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Tessin core.JPG

Nansen Legacy Expedition to the Barents Sea- October 2018

Nutrient cycling within high latitude environments during past climate transitions

The Arctic Ocean is currently one of the most rapidly warming regions of the world. Changes occurring within the Arctic Ocean will have complex effects on nutrient availability and, subsequently, primary productivity. Different model scenarios for the biogeochemical response to anthropogenic climate change within the Arctic Ocean predict either elevated or reduced nutrient supplies, illustrating the need for improved constraints on how nutrient delivery and benthic remineralization will evolve under warmer conditions. The sedimentary record provides an opportunity to reconstruct biogeochemical cycles during past intervals of sea ice minima to help predict what may occur in the future.

This work is done through international collaborations with the Arctic in Rapid Transition early career network, the UK Changing Arctic Ocean Program and the Norwegian Nansen Legacy Program.

Research will continue on this theme will continue and focus on the Greenland margin during IODP Expedition 400.  



Modern benthic biogeochemistry


Sediments deposited at the bottom of lakes and oceans can act as sources or sinks of carbon, nutrients, and trace metals. Biogeochemical and early diagenetic processes control the release of these elements from the seafloor. By pairing sediment and porewater geochemistry, we can improve our understanding of nutrient recycling from the sediments to the overlying water column, as well as how environmental signals are preserved within the sedimentary record.


Current projects include work focused on the Barents Sea and on the Eurasian Arctic margin. This work includes collaborations with the UK National Environmental Research Council (NERC)-funded Changing Arctic Ocean Seafloor (ChAOS) project and the Norwegian Nansen Legacy project.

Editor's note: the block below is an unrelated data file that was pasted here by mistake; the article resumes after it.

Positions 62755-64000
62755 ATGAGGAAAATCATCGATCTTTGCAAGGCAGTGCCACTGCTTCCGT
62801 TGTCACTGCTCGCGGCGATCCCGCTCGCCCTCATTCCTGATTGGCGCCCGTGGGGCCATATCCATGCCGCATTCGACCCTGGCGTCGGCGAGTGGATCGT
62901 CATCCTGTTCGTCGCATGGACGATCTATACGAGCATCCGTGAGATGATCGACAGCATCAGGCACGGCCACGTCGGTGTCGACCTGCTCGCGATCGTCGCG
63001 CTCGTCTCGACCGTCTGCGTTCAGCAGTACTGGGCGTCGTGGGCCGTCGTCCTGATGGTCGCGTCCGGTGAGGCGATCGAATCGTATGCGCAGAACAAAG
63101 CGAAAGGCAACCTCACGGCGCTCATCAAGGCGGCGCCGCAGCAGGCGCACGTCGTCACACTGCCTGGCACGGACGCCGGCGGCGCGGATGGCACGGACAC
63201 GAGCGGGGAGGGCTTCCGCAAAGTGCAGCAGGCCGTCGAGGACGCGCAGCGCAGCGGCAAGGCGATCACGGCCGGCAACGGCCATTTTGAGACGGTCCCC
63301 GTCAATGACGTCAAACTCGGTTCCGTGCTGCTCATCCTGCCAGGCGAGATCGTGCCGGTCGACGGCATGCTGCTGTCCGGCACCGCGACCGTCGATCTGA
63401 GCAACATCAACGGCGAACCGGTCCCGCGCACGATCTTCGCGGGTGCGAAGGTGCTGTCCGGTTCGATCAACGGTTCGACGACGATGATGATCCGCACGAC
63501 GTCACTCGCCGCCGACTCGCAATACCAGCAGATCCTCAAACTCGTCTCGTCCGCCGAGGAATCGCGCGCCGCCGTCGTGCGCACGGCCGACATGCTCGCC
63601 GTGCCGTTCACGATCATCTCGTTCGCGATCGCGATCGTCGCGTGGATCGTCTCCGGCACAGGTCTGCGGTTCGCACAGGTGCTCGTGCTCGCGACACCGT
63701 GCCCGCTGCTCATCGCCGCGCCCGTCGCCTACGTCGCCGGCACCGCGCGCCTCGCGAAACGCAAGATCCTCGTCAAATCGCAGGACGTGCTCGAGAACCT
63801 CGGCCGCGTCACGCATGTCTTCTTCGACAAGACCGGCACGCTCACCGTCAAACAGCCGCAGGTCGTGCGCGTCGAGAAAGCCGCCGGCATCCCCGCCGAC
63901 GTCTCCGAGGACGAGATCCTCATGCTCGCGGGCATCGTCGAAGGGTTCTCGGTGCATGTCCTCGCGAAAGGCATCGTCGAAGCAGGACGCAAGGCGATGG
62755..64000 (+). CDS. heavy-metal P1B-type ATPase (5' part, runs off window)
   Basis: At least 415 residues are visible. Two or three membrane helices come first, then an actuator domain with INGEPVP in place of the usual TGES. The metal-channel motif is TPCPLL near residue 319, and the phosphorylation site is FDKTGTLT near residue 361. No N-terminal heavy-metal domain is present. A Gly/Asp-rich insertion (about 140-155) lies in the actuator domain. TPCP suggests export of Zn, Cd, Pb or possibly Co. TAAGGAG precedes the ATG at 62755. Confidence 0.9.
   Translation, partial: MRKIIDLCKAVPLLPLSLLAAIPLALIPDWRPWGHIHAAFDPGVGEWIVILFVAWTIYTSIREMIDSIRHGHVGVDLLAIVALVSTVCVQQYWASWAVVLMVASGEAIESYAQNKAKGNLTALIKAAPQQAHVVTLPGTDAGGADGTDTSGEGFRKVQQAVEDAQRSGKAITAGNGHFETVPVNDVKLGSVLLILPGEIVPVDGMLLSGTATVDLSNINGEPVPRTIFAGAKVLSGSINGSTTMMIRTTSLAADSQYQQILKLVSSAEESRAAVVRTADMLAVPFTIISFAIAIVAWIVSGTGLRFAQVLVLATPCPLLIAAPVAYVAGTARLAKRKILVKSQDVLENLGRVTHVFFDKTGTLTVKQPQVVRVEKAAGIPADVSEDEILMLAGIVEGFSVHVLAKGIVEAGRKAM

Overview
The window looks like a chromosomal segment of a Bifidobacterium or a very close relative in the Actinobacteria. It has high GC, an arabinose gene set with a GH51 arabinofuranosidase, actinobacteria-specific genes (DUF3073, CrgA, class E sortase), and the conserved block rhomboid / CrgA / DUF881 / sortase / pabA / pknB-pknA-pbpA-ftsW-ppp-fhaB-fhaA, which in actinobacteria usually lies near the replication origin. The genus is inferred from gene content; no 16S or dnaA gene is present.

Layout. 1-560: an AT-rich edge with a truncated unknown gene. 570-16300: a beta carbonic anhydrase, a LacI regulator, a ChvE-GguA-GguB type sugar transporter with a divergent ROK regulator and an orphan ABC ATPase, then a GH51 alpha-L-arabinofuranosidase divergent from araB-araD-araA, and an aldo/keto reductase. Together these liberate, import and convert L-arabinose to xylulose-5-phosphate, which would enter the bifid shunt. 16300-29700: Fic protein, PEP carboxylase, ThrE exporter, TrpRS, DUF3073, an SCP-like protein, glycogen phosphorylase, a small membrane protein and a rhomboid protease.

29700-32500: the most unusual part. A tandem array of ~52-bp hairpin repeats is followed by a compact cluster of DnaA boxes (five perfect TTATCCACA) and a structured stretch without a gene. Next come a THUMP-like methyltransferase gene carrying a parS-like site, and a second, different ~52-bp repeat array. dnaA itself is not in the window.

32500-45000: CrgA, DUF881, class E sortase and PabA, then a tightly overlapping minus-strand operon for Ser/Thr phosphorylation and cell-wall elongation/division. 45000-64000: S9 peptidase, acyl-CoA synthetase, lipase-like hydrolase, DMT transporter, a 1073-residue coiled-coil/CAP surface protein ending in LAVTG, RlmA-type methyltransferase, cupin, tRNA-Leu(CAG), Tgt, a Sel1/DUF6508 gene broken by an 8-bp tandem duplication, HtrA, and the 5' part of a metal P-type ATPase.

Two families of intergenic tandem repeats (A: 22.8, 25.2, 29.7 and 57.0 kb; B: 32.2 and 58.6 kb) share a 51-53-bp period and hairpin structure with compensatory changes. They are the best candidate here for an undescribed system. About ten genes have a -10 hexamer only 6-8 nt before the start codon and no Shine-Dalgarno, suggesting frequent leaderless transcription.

Changing Arctic Ocean Seafloor Expedition - Summer 2017


Sampling of Lake Erie - Summer 2022



Other projects include research focusing on the impacts on harmful algal blooms within the Laurentide Great Lakes for lake bed methane production and nutrient remobilization. 


Core sampling at USGS core repository

Mechanisms of enhanced organic carbon burial during the Late Cretaceous

The Late Cretaceous was characterized by elevated pCO2 and an equable, warm climate, making it among the best examples of a greenhouse climate within the last 100 Ma of geologic history. During this time, a vast epicontinental seaway flooded the western interior of North America that extended from the Gulf Coast to the Arctic Ocean. The resulting sedimentary record of the Western Interior Seaway (WIS) includes episodic deposition of organic carbon-rich black shales, including during a series of Oceanic Anoxic Events (OAEs). Multiple processes control marine black shale deposition during OAEs, including changes in primary productivity, organic matter preservation, and sedimentary dilution. Much of our recent work has centered on sediments deposited within the WIS during a prolonged organic carbon burial event that has been identified as the Coniacian-Santonian OAE 3 (~88−84 Ma) to evaluate the relative roles of these forcing factors on marine carbon burial. 

 Ongoing work includes investigating changes in late Cretaceous carbon and iron cycling, as part of IODP Expedition 392 to the Agulhas Plateau. More details are available here.

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